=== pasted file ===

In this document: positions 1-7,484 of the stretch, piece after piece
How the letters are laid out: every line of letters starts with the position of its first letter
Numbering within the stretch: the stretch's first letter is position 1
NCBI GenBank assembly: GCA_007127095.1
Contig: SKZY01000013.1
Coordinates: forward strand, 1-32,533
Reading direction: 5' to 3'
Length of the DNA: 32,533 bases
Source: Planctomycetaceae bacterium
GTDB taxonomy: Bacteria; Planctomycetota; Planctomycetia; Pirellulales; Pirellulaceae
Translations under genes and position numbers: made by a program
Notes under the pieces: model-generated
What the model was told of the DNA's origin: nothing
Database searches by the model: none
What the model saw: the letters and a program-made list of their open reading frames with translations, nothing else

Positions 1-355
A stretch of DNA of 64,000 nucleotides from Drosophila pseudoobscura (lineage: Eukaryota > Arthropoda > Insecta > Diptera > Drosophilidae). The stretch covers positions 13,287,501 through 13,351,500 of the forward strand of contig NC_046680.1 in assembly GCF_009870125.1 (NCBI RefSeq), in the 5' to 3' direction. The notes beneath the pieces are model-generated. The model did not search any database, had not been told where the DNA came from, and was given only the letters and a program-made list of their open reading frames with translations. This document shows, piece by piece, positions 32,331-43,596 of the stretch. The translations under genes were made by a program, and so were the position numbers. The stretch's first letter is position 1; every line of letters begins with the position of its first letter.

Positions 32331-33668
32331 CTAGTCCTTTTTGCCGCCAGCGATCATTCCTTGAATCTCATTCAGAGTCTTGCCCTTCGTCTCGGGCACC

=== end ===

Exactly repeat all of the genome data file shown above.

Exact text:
In this document: positions 1-7,484 of the stretch, piece after piece
How the letters are laid out: every line of letters starts with the position of its first letter
Numbering within the stretch: the stretch's first letter is position 1
NCBI GenBank assembly: GCA_007127095.1
Contig: SKZY01000013.1
Coordinates: forward strand, 1-32,533
Reading direction: 5' to 3'
Length of the DNA: 32,533 bases
Source: Planctomycetaceae bacterium
GTDB taxonomy: Bacteria; Planctomycetota; Planctomycetia; Pirellulales; Pirellulaceae
Translations under genes and position numbers: made by a program
Notes under the pieces: model-generated
What the model was told of the DNA's origin: nothing
Database searches by the model: none
What the model saw: the letters and a program-made list of their open reading frames with translations, nothing else

Positions 1-355
A stretch of DNA of 64,000 nucleotides from Drosophila pseudoobscura (lineage: Eukaryota > Arthropoda > Insecta > Diptera > Drosophilidae). The stretch covers positions 13,287,501 through 13,351,500 of the forward strand of contig NC_046680.1 in assembly GCF_009870125.1 (NCBI RefSeq), in the 5' to 3' direction. The notes beneath the pieces are model-generated. The model did not search any database, had not been told where the DNA came from, and was given only the letters and a program-made list of their open reading frames with translations. This document shows, piece by piece, positions 32,331-43,596 of the stretch. The translations under genes were made by a program, and so were the position numbers. The stretch's first letter is position 1; every line of letters begins with the position of its first letter.

Positions 32331-33668
32331 CTAGTCCTTTTTGCCGCCAGCGATCATTCCTTGAATCTCATTCAGAGTCTTGCCCTTCGTCTCGGGCACC